(Welcome to Movies for the Resistance, a weekly column intended to showcase films with particular pertinence for 2017. One of the fundamental purposes of art in general, and movies in particular, is to serve as a spiritual armory: bringing hope, timely lessons and shared experiences when times are dark. They can move us to positive political action, lend insight to the inexplicable, and sometimes just give us a moment to remember that we’re not alone. I’m hoping to embrace as many genres and subjects as possible here: nothing is out of bounds and the plan is to vary the content as much as I can from week to week. But all of them are chosen for the same basic purpose: to support, comfort and inspire as we enter a troubling new phase in our nation’s history. We’ll showcase a new film every Tuesday.)
Several days after the November election, my wife and I watched A New Hope. We’d seen it hundreds of times, of course, and knew it like the back of our hands. But previous screenings had been far more casual in recent years. We played Star Wars in the background while cooking or vacuuming, rattling off quotes in perfect time and coasting on its familiarity. Then as the shock and disbelief of Trump’s election sunk in, we turned to cinematic comfort food for a little respite: turning off the lights, popping some popcorn, and really looking at the movie for the first time in a long while.
When it was over, my wife turned to me and said, “You know what? I think we can fight this.”
Star Wars has been criticized more than once for its seeming simplicity and fairy-tale ethos. Skeptics hit it hard on those fronts when it first opened, and its flaws remain in effect 40 years later. (I’m always puzzled by people’s anger at the bad dialogue in the prequels when groaners like “flying through hyperspace ain’t like dusting crops, boy!” passed without comment back in the day.) The story’s straightforward nature, however, was always a feature not a bug.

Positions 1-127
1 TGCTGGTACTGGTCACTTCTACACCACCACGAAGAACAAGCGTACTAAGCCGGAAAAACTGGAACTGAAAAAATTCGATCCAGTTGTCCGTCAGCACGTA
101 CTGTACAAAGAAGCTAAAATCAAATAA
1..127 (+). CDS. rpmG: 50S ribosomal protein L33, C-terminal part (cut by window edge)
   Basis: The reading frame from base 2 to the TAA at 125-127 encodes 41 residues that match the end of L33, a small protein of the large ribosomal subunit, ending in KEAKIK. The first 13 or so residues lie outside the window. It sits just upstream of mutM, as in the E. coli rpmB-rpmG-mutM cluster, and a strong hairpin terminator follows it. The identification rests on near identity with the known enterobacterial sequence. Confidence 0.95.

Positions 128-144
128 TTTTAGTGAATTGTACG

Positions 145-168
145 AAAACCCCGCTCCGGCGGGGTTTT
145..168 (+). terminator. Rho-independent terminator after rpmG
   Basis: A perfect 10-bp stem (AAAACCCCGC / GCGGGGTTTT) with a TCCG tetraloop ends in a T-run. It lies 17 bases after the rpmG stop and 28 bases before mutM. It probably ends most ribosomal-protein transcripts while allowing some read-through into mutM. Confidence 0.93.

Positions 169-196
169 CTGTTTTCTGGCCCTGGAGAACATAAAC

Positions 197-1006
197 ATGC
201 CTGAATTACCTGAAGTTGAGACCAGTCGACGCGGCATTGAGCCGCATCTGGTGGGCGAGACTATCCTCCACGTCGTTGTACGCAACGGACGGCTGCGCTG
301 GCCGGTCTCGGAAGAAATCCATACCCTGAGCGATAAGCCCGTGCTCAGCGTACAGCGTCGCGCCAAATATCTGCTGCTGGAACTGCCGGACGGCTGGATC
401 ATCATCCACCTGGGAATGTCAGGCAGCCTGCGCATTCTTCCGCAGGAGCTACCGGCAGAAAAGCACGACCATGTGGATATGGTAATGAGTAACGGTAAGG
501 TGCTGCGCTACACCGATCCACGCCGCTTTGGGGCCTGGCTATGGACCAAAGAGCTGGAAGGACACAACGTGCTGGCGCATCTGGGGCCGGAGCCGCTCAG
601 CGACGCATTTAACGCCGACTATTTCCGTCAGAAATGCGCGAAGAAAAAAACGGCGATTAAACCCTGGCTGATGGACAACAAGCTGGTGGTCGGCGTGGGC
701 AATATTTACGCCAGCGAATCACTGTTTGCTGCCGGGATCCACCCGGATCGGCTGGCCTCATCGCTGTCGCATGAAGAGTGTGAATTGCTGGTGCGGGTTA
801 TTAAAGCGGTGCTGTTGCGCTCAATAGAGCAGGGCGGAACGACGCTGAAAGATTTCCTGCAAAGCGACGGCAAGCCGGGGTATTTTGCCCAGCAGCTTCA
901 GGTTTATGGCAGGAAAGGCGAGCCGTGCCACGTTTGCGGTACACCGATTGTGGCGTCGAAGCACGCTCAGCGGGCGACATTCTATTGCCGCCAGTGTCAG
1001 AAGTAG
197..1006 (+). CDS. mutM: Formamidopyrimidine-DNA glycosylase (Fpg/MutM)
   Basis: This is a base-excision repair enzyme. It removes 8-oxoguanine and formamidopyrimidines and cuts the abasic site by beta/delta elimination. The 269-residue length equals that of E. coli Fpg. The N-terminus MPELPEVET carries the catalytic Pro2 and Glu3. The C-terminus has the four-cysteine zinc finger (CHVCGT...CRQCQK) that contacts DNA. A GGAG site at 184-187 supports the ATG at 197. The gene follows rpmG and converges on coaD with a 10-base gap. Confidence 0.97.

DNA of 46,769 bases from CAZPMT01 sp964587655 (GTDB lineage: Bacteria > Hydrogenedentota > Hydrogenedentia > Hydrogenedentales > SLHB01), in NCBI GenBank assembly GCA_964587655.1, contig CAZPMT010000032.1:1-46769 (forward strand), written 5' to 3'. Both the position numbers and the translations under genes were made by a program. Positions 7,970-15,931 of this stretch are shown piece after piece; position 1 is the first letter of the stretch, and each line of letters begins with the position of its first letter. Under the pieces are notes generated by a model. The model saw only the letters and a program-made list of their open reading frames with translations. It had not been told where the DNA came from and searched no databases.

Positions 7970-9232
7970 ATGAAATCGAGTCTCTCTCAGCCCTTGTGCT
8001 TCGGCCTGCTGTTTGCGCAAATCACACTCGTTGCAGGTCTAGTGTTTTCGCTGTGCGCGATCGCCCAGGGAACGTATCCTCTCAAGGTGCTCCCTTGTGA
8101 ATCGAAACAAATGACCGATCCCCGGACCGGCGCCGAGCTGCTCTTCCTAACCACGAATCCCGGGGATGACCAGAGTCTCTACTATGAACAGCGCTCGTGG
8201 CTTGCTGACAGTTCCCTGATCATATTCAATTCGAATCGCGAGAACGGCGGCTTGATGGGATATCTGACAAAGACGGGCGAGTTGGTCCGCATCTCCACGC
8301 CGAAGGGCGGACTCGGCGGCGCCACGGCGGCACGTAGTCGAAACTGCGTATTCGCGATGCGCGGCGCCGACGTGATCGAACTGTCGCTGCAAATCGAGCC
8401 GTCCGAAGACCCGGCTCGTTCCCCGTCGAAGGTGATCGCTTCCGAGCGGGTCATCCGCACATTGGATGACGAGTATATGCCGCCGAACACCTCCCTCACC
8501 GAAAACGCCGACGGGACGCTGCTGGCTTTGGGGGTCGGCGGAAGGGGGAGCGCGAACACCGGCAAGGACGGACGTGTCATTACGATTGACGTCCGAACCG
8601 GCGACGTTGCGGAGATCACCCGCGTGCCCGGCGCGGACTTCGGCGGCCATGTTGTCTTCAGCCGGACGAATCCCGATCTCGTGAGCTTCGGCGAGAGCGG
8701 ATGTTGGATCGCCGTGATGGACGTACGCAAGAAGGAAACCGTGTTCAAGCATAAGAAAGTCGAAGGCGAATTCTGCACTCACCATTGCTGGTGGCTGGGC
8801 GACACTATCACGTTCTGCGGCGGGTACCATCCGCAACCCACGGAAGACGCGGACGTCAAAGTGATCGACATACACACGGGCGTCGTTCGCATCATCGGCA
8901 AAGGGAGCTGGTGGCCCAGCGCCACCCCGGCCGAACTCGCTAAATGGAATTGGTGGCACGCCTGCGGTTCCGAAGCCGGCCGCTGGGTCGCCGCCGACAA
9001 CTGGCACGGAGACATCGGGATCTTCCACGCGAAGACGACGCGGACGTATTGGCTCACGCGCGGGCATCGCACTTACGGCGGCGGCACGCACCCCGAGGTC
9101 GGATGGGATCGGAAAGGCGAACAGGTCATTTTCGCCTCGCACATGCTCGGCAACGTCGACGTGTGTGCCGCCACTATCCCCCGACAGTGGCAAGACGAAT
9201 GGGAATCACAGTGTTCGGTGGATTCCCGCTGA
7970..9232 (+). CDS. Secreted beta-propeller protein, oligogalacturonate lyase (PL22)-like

It works on a primal level – the same level triggered in an entirely different way by Trump’s vile triumph – and as such becomes a perfect tonic whenever rage and despair creep in. The cues come largely from the emotional rather than the intellectual: led by John Williams’ music and couched in the evergreen resonance of “once upon a time.” Trump plays his odious games by engendering deep, often irrational reactions among followers and supporters alike. It’s only right, perhaps, that a more positive message delivered to the fight-or-flight parts of our brain could counter it so effectively.
Nostalgia plays a part, to be sure, but Star Wars is Star Wars for a reason, and at times like this, we’re reminded why we all fell in love with it in the first place. Gen Xers remember seeing it in the theaters, and millennials speak with fondness about discovering it on video, but adults at the time felt the pull as well. America was reeling when it arrived: struggling with the fallout of Watergate and Vietnam, mired in a feckless and impotent presidency, and experiencing an undeniable cinematic golden age… which nevertheless emphasized darkness over light time and time again.
A New Hope changed all of that. Like its heroes, it seemingly came out of nowhere, a forgotten little science fiction film dumped unceremoniously into theaters and left to rot. Then, against all odds, it became The One You Had to See, and though preceded on that front by Jaws (and followed by more imitators than can readily be counted), nothing ever felt the same.